Eon has become the fourth of the big six energy firms to announce a jump in household bills.

Users face average hikes of 11.4% for electricity and 18.1% for gas from 13 September, it was announced today.

The rises, which will apply to all of its customers bar those on social tariffs and fixed and capped users, will see the average dual fuel bill increase by 15.2%, taking it to 1,190 per year.

Key Points

  • Gas up 18.1%
  • Electricity up 11.4%
  • Hikes come into force 13 September
  • Average bill to jump 170

According to figures from energy comparison site uSwitch.com, these increases will add around 170 a year to the average user's bill.

Scottish Power increased prices on Monday by earlier this week by 10% for electricity and 19% for gas.

British Gas will raise prices on 18 August by an average 16% for electricity and an average 18% for gas.

Scottish and Southern Energy (SSE) prices will rise by an average 11% for electricity and an average 18% for gas on 14 September (see the Energy price rises news story).

Eon, like its rivals, blames world events forcing up wholesale prices (what suppliers pay for energy) as the reason for upping consumer prices this autumn.

According to Ofgem figures, wholesale prices have gone up by around 30% since last winter.

What should you do?

Archna Luthra, MoneySavingExpert.com consumer products analyst, says: "Everyone should urgently considering grabbing one of the last cheap fixes now. Not only does a fix give you piece of mind but it could save you up to 150, before price rises. But these cheap fixes are unlikely to last long so go now."

The cheapest fix, EDF's Fixed S@ver v2, which lasts just over a year, costs a typical 1,009 a year, based on a national average.

This compares to a typical 1,150 a year before any hikes for those on a standard tariff, showing fixing can not only give piece of mind against future rises, but can also result in a drop in costs now.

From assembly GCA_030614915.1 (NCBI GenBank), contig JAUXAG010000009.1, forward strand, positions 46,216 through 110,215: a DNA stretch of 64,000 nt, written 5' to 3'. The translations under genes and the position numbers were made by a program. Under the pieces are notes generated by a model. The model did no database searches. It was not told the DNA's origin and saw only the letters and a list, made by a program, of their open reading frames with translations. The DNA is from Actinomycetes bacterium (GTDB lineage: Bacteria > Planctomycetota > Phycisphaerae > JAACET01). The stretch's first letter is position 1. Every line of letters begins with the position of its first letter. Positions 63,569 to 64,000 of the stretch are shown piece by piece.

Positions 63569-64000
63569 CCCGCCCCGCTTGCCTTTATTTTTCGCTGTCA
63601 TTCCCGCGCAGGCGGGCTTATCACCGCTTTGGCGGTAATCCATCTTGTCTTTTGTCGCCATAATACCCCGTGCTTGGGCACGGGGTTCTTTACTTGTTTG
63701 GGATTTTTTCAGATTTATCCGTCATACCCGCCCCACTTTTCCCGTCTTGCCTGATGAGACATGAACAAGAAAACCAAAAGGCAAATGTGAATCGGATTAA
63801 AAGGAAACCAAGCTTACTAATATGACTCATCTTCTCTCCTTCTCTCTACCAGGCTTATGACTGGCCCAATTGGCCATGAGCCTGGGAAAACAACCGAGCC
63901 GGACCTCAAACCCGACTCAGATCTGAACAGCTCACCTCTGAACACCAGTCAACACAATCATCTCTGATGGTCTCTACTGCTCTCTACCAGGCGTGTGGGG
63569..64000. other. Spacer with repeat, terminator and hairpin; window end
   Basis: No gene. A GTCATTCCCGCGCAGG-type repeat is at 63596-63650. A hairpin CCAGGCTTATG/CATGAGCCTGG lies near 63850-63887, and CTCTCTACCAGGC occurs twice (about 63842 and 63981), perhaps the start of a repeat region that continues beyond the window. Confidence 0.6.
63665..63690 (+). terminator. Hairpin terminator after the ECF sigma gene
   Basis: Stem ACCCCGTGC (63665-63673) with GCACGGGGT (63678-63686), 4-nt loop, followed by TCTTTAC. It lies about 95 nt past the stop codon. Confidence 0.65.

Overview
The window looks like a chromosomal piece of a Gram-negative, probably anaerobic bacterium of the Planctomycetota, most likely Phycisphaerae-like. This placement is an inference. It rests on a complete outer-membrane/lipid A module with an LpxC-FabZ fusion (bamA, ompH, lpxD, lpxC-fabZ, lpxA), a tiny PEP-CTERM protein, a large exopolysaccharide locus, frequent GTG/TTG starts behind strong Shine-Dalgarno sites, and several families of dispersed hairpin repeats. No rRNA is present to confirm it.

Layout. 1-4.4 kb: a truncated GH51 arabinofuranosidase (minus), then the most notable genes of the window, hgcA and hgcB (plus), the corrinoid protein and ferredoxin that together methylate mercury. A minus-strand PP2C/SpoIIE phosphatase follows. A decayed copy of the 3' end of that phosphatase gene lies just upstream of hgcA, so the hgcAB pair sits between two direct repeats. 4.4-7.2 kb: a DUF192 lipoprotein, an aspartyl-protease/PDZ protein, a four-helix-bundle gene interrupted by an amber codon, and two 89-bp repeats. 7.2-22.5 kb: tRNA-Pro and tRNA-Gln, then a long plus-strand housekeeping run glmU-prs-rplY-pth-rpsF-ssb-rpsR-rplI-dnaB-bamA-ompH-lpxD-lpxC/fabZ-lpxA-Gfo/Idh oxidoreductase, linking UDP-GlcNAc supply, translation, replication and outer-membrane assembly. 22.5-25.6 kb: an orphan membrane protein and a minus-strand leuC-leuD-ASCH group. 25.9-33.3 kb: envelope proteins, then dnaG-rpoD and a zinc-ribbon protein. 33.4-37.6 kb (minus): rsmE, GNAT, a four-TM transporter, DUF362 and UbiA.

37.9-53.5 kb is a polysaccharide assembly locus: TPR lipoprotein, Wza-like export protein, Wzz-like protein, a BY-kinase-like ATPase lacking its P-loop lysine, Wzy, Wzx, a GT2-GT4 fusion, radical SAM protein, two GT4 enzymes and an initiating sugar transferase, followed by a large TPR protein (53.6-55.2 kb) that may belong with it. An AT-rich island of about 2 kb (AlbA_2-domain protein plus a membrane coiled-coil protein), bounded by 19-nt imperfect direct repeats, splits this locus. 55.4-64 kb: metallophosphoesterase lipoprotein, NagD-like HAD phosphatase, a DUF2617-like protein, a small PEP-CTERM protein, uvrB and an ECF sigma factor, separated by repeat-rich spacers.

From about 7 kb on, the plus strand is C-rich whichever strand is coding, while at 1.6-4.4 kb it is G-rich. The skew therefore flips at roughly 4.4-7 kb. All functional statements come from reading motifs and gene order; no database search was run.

Escape lock-ins

Eon customers can escape from variable tariffs that appear to lock them in, if they'd benefit from switching.

Many gas and electricity deals come with an exit fee of up to 100 (though typically around 60) for those who leave before the term of the deal ends.

But where a supplier puts prices up, because that results in a contract change that's detrimental, rules from regulator Ofgem mean many consumers don't need to pay that penalty as long as they inform their power firm they wish to switch before the increase.

Eon confirms you must contact it before the price hike on 13 September if you wish to leave and escape a penalty.

The amnesty does not apply to those on a fixed rate deal because the price of their tariff will not rise, due to the nature of the product.

The same principle applies for British Gas and SSE customers who can also escape from variable tariffs before the rises come into effect.

However, it is now too late for Scottish Power customers.

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